Climate technology experts representing developed and developing countries are meeting virtually this week to discuss issues ranging from the technologies required to protect coastal areas to research, development and demonstration of clean technologies and technology needs assessment.
The TEC plays a key role in helping countries identify climate technology policies that support them in achieving the objectives of the Paris Agreement.
Implementing Technology Needs Assessments
One of the main themes at the virtual meeting 1-3 April will be good practices and lessons learned from implementing the results of Technology Needs Assessments (TNAs.) The Technology Executive Committee will develop a policy brief on lessons learned from implementing TNAs and will prepare relevant recommendations to the UN Climate Change Conference (COP26) in Glasgow.
TNAs are a long-standing process under the United Nations to assess the technology needs of developing countries to address climate change. Since 2001, more than 80 developing countries have undertaken these assessments, which have led to the implementation of significant projects on the ground to address climate change and its impacts.
In Armenia, for example, unsustainable energy use in buildings has resulted in one-third of households being energy-poor – spending more than 10% of their budget on energy – while half of the energy use in buildings depends on imported fossil fuels. Armenia’s TNA identified improving energy efficiency in buildings as a high priority to reduce emissions, energy poverty and dependence on fossil-fuel imports all at once. As a result, a project focusing on improving energy efficiency through building retrofits has received funding from the Green Climate Fund alongside co-financing from other sources, resulting in a total project value of USD 29.8 million.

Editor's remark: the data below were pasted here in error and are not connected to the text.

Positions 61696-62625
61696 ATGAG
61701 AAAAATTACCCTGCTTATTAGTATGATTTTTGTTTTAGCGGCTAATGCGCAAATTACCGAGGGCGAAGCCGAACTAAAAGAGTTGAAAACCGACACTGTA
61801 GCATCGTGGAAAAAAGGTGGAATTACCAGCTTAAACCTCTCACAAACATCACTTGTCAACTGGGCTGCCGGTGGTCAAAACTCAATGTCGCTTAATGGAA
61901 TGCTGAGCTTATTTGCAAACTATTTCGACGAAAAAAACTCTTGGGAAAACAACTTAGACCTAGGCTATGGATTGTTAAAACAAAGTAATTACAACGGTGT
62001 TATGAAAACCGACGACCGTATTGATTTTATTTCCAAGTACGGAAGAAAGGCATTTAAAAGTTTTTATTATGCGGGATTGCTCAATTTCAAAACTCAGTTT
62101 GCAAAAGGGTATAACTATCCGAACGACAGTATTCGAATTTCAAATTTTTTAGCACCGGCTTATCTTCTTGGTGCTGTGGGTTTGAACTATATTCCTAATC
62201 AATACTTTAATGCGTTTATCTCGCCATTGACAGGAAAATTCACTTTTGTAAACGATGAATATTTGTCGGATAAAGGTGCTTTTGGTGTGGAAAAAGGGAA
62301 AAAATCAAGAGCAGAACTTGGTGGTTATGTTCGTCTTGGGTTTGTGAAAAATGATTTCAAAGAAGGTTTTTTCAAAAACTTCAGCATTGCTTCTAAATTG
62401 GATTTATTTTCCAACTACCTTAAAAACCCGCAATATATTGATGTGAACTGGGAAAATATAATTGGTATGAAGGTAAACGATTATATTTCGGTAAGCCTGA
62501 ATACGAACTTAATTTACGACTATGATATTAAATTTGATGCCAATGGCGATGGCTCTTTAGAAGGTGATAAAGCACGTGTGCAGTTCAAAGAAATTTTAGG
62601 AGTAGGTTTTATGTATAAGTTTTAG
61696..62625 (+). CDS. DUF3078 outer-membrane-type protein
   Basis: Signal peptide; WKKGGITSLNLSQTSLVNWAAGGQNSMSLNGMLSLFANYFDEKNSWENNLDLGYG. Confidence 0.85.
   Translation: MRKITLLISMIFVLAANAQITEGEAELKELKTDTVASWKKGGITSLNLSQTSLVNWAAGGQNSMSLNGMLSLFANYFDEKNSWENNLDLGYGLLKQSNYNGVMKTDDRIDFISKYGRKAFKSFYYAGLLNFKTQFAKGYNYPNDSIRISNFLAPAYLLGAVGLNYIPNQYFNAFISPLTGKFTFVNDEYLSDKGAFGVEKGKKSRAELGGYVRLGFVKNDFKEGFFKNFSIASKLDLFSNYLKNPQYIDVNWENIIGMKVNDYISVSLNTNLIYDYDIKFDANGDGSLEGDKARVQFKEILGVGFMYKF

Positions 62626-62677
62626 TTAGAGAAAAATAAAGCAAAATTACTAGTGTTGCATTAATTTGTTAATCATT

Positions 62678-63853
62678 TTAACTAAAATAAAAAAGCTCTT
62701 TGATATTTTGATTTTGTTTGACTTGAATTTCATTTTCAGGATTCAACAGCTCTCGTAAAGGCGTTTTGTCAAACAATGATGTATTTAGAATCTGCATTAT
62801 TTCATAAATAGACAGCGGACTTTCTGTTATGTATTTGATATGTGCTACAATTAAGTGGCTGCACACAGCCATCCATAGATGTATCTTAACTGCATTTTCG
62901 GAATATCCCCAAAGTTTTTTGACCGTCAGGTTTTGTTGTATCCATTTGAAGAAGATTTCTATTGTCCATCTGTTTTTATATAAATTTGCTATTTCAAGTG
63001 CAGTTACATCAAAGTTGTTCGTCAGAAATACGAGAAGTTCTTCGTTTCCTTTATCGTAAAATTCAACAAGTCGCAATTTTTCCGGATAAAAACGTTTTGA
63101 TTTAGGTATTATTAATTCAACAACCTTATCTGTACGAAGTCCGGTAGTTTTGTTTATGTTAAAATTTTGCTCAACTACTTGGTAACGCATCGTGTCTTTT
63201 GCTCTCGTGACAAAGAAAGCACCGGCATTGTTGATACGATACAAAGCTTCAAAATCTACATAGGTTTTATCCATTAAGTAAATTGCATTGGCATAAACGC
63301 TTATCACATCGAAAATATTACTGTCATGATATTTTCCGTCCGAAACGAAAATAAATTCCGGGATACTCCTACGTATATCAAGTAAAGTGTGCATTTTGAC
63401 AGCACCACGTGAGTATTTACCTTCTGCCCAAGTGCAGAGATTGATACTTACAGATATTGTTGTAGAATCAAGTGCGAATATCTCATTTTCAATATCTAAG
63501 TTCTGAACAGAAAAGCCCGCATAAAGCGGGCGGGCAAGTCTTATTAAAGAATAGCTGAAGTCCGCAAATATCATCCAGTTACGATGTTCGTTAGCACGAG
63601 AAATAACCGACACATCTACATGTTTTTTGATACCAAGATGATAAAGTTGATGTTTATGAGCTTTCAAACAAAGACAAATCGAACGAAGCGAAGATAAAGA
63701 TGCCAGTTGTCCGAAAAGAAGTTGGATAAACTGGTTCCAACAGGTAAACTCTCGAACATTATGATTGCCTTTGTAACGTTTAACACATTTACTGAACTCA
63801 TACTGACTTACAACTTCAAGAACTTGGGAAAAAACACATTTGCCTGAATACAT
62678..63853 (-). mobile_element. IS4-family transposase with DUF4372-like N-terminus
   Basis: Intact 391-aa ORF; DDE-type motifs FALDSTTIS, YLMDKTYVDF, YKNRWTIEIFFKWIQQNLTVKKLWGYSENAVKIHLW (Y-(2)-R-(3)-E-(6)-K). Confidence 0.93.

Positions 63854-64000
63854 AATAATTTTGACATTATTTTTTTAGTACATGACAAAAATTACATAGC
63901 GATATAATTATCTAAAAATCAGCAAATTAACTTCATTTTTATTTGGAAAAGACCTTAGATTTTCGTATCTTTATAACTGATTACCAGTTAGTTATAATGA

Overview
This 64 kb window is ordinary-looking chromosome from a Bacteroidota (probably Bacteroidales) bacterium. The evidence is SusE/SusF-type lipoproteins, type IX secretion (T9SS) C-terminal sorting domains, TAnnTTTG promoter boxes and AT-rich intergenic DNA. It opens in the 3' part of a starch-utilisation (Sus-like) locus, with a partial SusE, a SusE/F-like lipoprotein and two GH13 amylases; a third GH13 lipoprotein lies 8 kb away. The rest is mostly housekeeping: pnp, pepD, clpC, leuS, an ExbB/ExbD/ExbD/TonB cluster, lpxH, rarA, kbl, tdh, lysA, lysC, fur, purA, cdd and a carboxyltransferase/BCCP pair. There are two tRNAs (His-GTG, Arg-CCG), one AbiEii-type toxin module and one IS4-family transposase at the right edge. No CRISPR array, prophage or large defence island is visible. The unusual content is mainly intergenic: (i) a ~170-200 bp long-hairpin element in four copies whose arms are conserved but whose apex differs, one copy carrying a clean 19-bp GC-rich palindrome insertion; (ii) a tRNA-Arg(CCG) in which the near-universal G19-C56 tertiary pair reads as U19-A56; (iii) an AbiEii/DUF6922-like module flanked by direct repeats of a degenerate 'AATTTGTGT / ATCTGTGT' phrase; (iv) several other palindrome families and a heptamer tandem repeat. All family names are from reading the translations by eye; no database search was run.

A TNA conducted by Ghana identified an ‘Integrated Climate Monitoring and Early Warning System’ as a key priority technology for the country to increase its resilience to climate change. Ghana’s subsequent readiness proposal to the Green Climate Fund, which was approved, aims to strengthen the country’s capacity to build an early warning system for droughts. This will facilitate future interventions that will have positive impacts on organizations and stakeholders involved in dry-season management, including local farmers.
Further concrete examples of the latest climate technology action on the ground in different regions, countries and sectors can be found in a brochure released at the end of 2019 by The UN Climate Change secretariat, together with the UN Environment Programme (UNEP) and the UNEP DTU Partnership.
Technologies for addressing loss and damage in coastal zones
The TEC will finalize the development of a joint policy brief on technologies for averting, minimizing and addressing loss and damage in coastal zones, in collaboration with the Executive Committee of the Warsaw International Mechanism on loss and damage (WIM ExCom) and will prepare recommendations on this matter for COP26.
With rising sea levels continuing to threaten coastal areas, there have been increasing efforts in recent years to use emerging technologies to assess coastal risks.
A pilot project by UNESCO and The Pacific Centre for Environment and Sustainable Development, University of the South Pacific, for example, aimed at raising awareness of the loss and damage caused by the adverse impacts of climate change in five Pacific SIDS: The Cook Islands, Fiji, Samoa, the Solomon Islands and Timor-Leste.
The project developed and tested tools and approaches to better understand loss and damage at the community level and made recommendations for follow-up interventions in both research and implementation.
Technology research, development and demonstration (RD&D) will also be considered at the TEC20 meeting, and countries’ experiences and good practices will be shared.
More information on the TEC20 meeting is available here.
Details of virtual participation
The 20th meeting of the UNFCCC’s Technology Executive committee (TEC20) 1-3 April 2020 shifted into digital mode due to the COVID19 crisis.
Observers and the general public can follow the daily proceedings of the meeting via VOICE, (Virtual Online and In-person Conferencing Experience), which was developed by UN Climate Change, with financial support from the German government.
An important special feature of VOICE is that it supports formal structures of UN multilateral meetings, such as requesting the floor, as well as open discussion mode.
Observers are welcome to join the virtual meeting via webcast link. Due to the disparate time zones of the participating members, the daily length of the meeting has been reduced to three hours – from 14:00 – 17:00 CET – and the meeting agenda has also been reduced to the most important agenda items accordingly.